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Precious metals spur catalytic converter thefts in McHenry County communities

The catalytic converter is part of a vehicle’s exhaust system, a honeycomb of mesh coated in precious metals that help protect the environment by controlling harmful emissions.

The converters are required in every vehicle produced in the U.S. since 1975.

But catalytic converters are also a thief magnet, a prize of the precious metals platinum, rhodium and palladium, and their thefts have been on the rise in McHenry County and across the country.

According to, a website that tracks prices of precious metals, an ounce of rhodium was valued at $15,750; an ounce of palladium was valued at $2,222; and platinum was valued at $1,062.

Woodstock had about 10 catalytic converters reported stolen over the past month throughout the town, Police Chief John Lieb said.

“The criminals here want to work quickly,” Lieb said. “They target and depart. But it’s not just Woodstock. It’s the entire Chicagoland area all the way from the South Side of Chicago up to Woodstock and probably beyond. They climb under a car, use a (reciprocating saw) and it probably takes them five minutes or less.”

Prius and Honda Civic cars are generally targeted for catalytic converter thefts, Lieb said, but in Woodstock, all types and brands of vehicles were involved.

“It’s tough to say because if they work hard enough, they can get any of them,” Lieb said.

Crystal Lake Deputy Chief Rick Neumann said so far this year, six catalytic converters were reported stolen there.

“We take all reports and do thorough investigations,” Neumann said.

Lake in the Hills reported four catalytic converter thefts so far this year, McHenry had one and the McHenry County Sheriff’s Office had no reports this year.

In Woodstock, thieves have stolen catalytic converters from cars at apartment complexes where residents don’t have garage and from vehicles parked at homes and at businesses, Lieb said.

“The people who are doing this now is a burglary-type crew,” Lieb said. “They seem to be similar to the individuals who were stealing cars over the past year, and this has become a subsequent crime. Instead of stealing the whole car, they can just take this one part and make a decent amount of money off it.”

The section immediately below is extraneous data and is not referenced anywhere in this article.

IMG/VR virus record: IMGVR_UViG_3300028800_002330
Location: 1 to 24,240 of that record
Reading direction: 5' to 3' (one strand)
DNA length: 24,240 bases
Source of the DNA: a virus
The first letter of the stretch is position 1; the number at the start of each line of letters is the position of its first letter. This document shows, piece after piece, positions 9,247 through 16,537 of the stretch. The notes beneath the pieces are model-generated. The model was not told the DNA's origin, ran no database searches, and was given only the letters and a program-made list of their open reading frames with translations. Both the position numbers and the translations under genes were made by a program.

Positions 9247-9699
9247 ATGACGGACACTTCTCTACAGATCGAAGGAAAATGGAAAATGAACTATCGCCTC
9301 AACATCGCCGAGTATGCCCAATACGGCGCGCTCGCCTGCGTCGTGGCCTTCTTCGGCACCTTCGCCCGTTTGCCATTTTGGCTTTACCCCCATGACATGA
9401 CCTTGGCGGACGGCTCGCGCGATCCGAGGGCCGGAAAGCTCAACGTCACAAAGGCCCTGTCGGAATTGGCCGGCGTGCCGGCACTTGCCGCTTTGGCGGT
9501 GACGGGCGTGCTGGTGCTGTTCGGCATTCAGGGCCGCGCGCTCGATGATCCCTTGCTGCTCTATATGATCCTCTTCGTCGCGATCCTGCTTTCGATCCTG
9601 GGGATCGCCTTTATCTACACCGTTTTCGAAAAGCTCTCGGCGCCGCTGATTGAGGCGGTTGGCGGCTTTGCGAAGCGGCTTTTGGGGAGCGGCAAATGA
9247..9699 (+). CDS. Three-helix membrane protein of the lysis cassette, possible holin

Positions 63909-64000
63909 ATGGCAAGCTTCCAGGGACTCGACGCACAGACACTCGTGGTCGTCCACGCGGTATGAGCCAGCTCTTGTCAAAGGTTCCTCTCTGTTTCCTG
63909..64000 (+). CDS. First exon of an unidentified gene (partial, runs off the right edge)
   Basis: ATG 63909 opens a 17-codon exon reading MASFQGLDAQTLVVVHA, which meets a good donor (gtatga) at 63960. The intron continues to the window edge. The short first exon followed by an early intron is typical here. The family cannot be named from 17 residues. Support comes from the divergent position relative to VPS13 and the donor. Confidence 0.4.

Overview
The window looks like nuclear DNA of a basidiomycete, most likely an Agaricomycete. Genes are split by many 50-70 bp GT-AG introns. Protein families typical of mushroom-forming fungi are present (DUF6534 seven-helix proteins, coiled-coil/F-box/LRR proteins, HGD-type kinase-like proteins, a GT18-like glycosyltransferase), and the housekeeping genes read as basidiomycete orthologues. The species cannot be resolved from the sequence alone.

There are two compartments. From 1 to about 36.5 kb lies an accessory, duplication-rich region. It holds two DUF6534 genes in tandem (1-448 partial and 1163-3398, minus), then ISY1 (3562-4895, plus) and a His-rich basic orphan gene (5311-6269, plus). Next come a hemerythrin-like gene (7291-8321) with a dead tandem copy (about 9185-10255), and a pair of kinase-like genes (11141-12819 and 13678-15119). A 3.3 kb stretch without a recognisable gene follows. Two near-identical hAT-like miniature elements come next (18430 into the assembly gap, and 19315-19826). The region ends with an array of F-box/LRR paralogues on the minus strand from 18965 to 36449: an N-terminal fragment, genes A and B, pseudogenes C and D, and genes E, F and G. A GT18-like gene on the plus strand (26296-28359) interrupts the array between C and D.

Another aspect to the thievery is that one of the metals is also used to make meth, Lieb said.

According to the National Center for Biotechnology Information, part of the National Institutes of Health, clandestine laboratories use many chemicals to produce methamphetamine, including palladium.

Lieb said the department urges residents to park in well-lit areas if possible, or where there is video surveillance, to deter thieves.

“We frequently tell people if they see someone digging around under a car, don’t hesitate to call us,” Lieb said. “Our officers have no problem checking it out.”

Sometimes parking in a lighted area with video surveillance doesn’t really help. It just documents that someone slid under the car at 2 a.m. and out at 2:05 a.m.

Rick Tomlinson, the service manager at Mike’s Auto Works in Spring Grove, just an SUV brought in that had its catalytic converter stolen – all documented by the video surveillance of the Spring Grove business where the theft happened.

He said he could not replace the stolen part because Mitsubishi requires that it come from the dealership.

“It’s on back order with no release date,” Tomlinson said. “It could be six months, eight months.”

Joe Remke, owner of Remke’s Garage in Marengo, said a company in Chicago that supplies his uniforms experienced a mass converter theft from 20 trucks in its fleet.

Remke said he saw the surveillance footage: “He rolled from truck to truck in 15 minutes. It was in a gated yard and everything. He threw them over the top of the fence and left.”

Nationally, catalytic converter thefts have increased, according to the National Insurance Crime Bureau, a nonprofit organization based in Des Plaines that fights insurance crime. NICB reported 14,433 catalytic converter thefts in 2020, up from 3,389 reported in 2019 and 1,298 in 2018, according to its website.

Replacing the converter can cost from $1,000 to $3,000 depending on the type of car and whether insurance will cover all or most of it, according to the NICB website.

In addition to Lieb’s suggestions, the organization also urges vehicle owners to to install motion sensor security lights, have a car alarm and install a catalytic converter anti-theft device, a metal shield bolted to the frame that covers the catalytic converter.

Other suggestions are to have the license plate number etched on the converter to make it more difficult for the thief to take it to a recycler or scrap yard.

Steve Vache, owner of Lucky Knuckles Garage in McHenry, said he helped one customer whose car was damaged by a failed effort to steal the catalytic converter.

“He attempted but did not get all the way through,” Vache said. “We were able to fix it.”

Source: The Daily Chronicle

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